A group of Hills­dale’s 2018 inter­na­tional stu­dents outside Mossey Library.

On the patio of the New Dorm last week, the inter­varsity of inter­na­tional stu­dents gathered around a hearty bonfire, roasting s’mores and chatting about their week.

“I met amazing people and got to talk about Colombia, my college expe­rience and even played some Colombian music,” Juan Vargas Her­nandez, a second-semester sophomore and transfer student from Colombia, said. “After that, a friend and I decided to have a His­panic night, which we are working on.”

Former Kenyan student Monicah Wanjiru ‘18 started the min­istry group in 2015 after meeting an inter­na­tional student who felt very alone and wanted to leave Hillsdale — a place where it seemed that no one under­stood her and that was more reli­gious than she was used to.

“It was the most reli­gious envi­ronment she’d been in,” Wanjiru said, “and the most lonely she’d ever felt…I thought, for the first person to welcome her to America to be a Christian and to love on her, that for a non-Christian opens so many doors.”

The inter­varsity is growing more popular and well-known as sopho­mores Sofia Krusmark and Emille Martelli strive to foster global rela­tion­ships on campus and explore new events for campus this year.

“I want to be able to cater events to their interest,” Krusmark said. “I want all of them to feel com­fortable. I want them to come because they want to hang out with each other and be part of a com­munity that wel­comes them and accepts them.”

Inter­varsity staffer Griffith Brown ’17 said the group part­nered with Coun­tryside Bible Church and pre­sented the stu­dents with care packages filled with the basics — towels, blankets, toi­letries, and contact infor­mation. They are hoping to schedule more events like the bonfire as well as give them options for Thanks­giving, fall, and Christmas breaks.

“On the radar right now are fall break and Thanks­giving break, which can be tough for inter­na­tional stu­dents because they don’t have any­where to go,” Brown said. “So we’re coor­di­nating with some local churches and with Coun­tryside to get them a place to be.”

Although the inter­varsity cul­ti­vates a Christian outlook and mission, Martelli said the primary focus is devel­oping authentic friendships.

“The goal is for the inter­na­tional stu­dents to connect with each other and to connect with Chris­tians on campus,” Martelli said. “This min­istry is focused on wel­coming the inter­na­tionals, helping them inte­grate into campus culture, and…more specif­i­cally, we want our min­istry to be very rela­tionally focused…and we want it to be a place where they can explore their beliefs.”

Krusmark agreed, saying that though they want to connect the stu­dents with Chris­tians on campus, they believe that getting them settled and inte­grated into Hillsdale is the main goal.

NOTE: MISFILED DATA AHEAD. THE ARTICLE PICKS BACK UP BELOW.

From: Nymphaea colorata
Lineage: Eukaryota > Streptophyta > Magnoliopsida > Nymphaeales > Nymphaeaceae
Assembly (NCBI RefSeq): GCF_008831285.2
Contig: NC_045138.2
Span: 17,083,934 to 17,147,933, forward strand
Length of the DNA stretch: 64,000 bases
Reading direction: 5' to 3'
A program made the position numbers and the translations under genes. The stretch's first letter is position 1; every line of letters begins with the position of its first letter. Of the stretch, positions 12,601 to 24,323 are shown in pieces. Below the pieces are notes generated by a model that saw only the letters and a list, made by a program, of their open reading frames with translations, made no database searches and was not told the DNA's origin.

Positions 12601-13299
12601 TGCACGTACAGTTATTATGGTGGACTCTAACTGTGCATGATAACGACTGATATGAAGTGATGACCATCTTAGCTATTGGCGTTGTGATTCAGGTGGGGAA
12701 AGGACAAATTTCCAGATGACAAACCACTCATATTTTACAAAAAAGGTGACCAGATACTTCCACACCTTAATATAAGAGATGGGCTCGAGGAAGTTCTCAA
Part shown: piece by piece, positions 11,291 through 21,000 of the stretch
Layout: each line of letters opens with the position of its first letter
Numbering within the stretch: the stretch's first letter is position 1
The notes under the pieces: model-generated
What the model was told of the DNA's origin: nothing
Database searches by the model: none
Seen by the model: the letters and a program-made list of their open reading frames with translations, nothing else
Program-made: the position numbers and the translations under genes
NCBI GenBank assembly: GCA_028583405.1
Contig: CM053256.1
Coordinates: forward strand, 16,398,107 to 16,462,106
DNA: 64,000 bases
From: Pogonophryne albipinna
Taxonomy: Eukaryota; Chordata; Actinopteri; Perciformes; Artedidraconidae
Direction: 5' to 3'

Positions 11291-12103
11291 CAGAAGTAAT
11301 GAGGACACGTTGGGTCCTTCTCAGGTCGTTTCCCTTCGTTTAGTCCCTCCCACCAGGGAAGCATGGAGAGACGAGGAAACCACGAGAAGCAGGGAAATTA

“It’s just hon­estly building rela­tion­ships with them…and having inten­tional rela­tion­ships,” Krusmark said. “And also just making them feel homier at Hillsdale…Students here who are from America get really homesick. And imagine being in a place that’s not even remotely like your culture.”

Inter­varsity approached Krusmark and Martelli about lead­ership oppor­tu­nities for the inter­na­tional stu­dents’ group, and both found that they had per­sonal con­nec­tions with the group. Krusmark’s  mother is from Chile so she grew up in a mul­ti­cul­tural envi­ronment where she ate His­panic food and had people come unex­pectedly to her house at late hours. 

“It was a whole culture that was in my life,” Krusmark said. “This friend­liness and this joy and love that are so dif­ferent in some ways from our American culture, so meeting with stu­dents from Kenya or Colombia who actually get this warmth and this culture, I can relate with them.”

Martelli dis­covered her passion for inter­na­tional rela­tions over the summer when she went to Jordan to teach English to Syrian refugees with the English Lan­guage Institute of China, a program ded­i­cated to sending Chris­tians to Asia to teach English as a second lan­guage. Through the ELIC program, her teaching team met the locals, refugees, and other teams.

“I loved the mix of cul­tures and ethnic back­grounds and I loved forming rela­tion­ships with people of so many dif­ferent back­grounds,” Martelli said. “I con­nected really well with the people in Jordan even though I didn’t speak their lan­guage and I came back from that trip with a heart for inter­na­tionals and felt like God is leading me to invest in these relationships.”

The inter­na­tional stu­dents appre­ciated the goal of the min­istry group as well. Kenyan freshman Rachael Kiti said she joined the inter­varsity because it was non­de­nom­i­na­tional and would assist her faith.

“You cannot say it’s Anglican way, you cannot say it’s Catholic way. It’s just a free way…it wel­comes everyone,” Kiti said. “The long-term goal is main­taining my growth in the Christian faith…and at the moment, I expect any­thing good that praises God.”

Vargas Her­nandez said he loves sharing his Colombian culture and learning about others’ cul­tures as well.

“My favorite thing is to see that so many people are very inter­ested in getting to know us, talking to us, and learning things from our coun­tries,” Vargas Her­nandez said. “The people at Hillsdale are all very open to get to know us and that is simply amazing.”

Both Krusmark and Martelli hope to show the inter­na­tional stu­dents how much they love and care for them. For Krusmark, it is important to display the same kind of love Christ displays.

“Jesus has that kind of love where he runs down the dri­veway and he picks us up and wel­comes us,” Krusmark said. “And I want to be that.”